The explosive young striker scored twice to help his side to Copa Sudamericana glory, and despite strong interest from outside the temptation to stay could yet win his heart
By Daniel Edwards | South American Football Editor
It was the perfect to end what has been, to all intents and purposes, a perfect year both for Eduardo Vargas and Universidad de Chile. The young striker, whose name seems to be in the notebook of every scout and agent from Santiago to St. Petersburg, had already scored the decisive solitary goal in the Copa Sudamericana final opener in the altitude of Quito.
He repeated his feat in the return match against an outclassed Liga de Quito before Gustavo Lorenzetti secured victory; but there was to be one more grand flourish from the 22-year-old phenomenon.
Picking up the ball in the middle of the Liga half, Vargas used his explosive acceleration and flawless control to skip through the middle of the Ecuador defence, before showing his finishing talent by looping the ball delicately over goalkeeper Alexander Dominguez's head. The shot-stopper had prevented the final from becoming a cricket score with save after save, but he could only pick the ball from its resting place in the back of the net as Eduardo was mobbed by his team-mates.
The tie eventually ended 4-0 in favour of the Chileans, a scoreline which, if anything, fails to reflect the dominance Universidad enjoyed over a side with an enviable continental record over the last four years. Liga are a formidable prospect, but over 180 minutes they were played off the park by a team spearheaded by the goals of young Eduardo.
It is this form, this prodigious goalscoring record which saw him rack up 11 strikes in this year's Sudamericana tournament, that has ensured Vargas' progress has not gone unnoticed. Chelsea are confirmed admirers (despite a potential work permit stumbling block as Vargas has only played in 33 per cent of Chile's competitive fixtures in the last two years), as are Inter, Liverpool and countless other big name across the Atlantic.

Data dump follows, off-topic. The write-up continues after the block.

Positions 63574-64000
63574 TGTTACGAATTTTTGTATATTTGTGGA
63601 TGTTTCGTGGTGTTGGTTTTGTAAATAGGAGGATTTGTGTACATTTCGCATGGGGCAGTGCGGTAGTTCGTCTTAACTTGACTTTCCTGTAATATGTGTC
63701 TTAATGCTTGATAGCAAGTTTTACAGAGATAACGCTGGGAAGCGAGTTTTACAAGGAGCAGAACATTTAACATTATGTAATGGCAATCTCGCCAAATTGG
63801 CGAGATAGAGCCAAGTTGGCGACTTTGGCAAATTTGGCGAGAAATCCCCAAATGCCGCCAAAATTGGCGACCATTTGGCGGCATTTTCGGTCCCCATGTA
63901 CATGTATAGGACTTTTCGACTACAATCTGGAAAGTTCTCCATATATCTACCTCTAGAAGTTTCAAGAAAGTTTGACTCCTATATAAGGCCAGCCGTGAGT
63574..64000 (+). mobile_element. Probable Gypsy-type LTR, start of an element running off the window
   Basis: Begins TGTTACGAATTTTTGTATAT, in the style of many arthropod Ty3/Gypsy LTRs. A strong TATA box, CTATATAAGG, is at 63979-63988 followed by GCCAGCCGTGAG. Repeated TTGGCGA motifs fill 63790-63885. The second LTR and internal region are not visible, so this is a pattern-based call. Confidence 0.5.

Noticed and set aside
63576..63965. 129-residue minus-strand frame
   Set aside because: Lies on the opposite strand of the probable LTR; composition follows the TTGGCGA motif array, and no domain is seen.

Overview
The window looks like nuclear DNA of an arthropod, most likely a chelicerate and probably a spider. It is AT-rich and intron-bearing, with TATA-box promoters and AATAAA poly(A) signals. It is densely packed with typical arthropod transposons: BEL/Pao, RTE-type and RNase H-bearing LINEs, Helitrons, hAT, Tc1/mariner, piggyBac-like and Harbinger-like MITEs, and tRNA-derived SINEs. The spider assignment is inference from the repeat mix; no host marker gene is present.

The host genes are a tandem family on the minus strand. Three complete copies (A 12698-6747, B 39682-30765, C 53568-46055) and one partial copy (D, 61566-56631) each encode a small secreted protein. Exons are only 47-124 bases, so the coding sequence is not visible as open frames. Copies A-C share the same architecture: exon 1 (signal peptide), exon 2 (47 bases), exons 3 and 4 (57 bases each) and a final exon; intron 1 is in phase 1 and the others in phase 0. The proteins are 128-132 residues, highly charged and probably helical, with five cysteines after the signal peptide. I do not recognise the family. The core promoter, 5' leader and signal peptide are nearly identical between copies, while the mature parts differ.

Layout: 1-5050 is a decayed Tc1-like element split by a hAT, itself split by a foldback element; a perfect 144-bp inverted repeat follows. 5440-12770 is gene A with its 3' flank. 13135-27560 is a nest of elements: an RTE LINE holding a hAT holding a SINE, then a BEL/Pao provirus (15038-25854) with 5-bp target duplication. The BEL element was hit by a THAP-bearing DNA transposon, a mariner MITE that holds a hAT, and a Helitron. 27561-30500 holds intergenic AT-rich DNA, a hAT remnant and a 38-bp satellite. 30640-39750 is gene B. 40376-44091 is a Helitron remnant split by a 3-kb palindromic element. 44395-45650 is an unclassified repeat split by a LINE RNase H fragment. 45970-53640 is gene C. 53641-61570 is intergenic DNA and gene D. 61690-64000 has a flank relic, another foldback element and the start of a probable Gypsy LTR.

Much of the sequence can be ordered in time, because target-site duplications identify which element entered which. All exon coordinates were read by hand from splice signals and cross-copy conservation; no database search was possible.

This leaves the young man with a choice that could make or break him in years to come. Already a father - his daughter accompanied him onto the pitch prior to Wednesday night's clash - Vargas is more than aware that a move to Europe while he is most coveted would assure him and his family for life; a fact reiterated by Universidad president Federico Valdes in a recent interview. There would also be the lure of Champions League football, the chance to play alongside world-class team-mates, and the potential to progress towards one day being considered one of the finest players on the planet.On the other hand, should he decide to stay at Universidad for even one more year, he will have the chance to fight for the Libertadores, and secure legendary status for the club which now have a better claim than almost any for the title of best team in South America.
The most remarkable thing about this Azul Azul unit, marshalled expertly by Argentine Jorge Sampaoli, is that Vargas' virtuoso talents are not the defining feature of the team, rather just one more cog in a finely-tuned machine. Universidad are perhaps the finest disciples of high-pressure, one-touch possession football outside of Catalunya, and while it seemed hyperbolic at first they can now wear with pride the label bestowed on them this year by Brazilian press, 'The Barcelona of South America'.
|"He will receive contract offers that would set him up for life, but we will do everything we can to hold on to him"
- U president Valdes wants to keep Vargas
And just like in Pep Guardiola's outfit, the tactic is used to stunning effect. The U have now gone 32 games unbeaten domestically and internationally, and are yet to suffer defeat either in the Copa or the Chilean Clausura. A fact made even more impressive when considering that a large percentage of local matches have been played with teams made up of reserve and youth players, in order to save the stars' legs for the continental fixtures.
All of which will make Vargas' decision that much harder. The bottom line is that, to make the comparison with fellow young star Neymar, Chile is not Brazil and Universidad are not Santos.
The kind of investment which made it possible for the Peixe to offer their teenage star European-level wages is just a dream in Santiago, and while Brazilian teams are increasingly more able to hold on to youngsters, the opposite is almost true for clubs like the U, Universidad Catolica and Colo Colo. Starved of resources and investment, the sale of young gems remains the most effective way to balance the books, as it is across South America.
As the euphoria of the Sudamericana win - the first continental title in the club's history - fades, attention will once more turn to domestic matters. The chance of an Apertura, Clausura and Sudamericana treble is within reach if they can negotiate a clasico semi-final against Catolica and the final, as is the chance to record an incredible unbeaten season which would mark the class of 2011 as one of the greatest sides in Chilean history.
Once 2012 comes around, however, Vargas and the U will no longer be able to avoid the question which has been hanging over them since he exploded into the public eye. A big-money move to Stamford Bridge would leave both parties in rude financial health; but the temptation remains, the chance to make this remarkable team one which will go down as one of the best South American outfits of the last 30 years.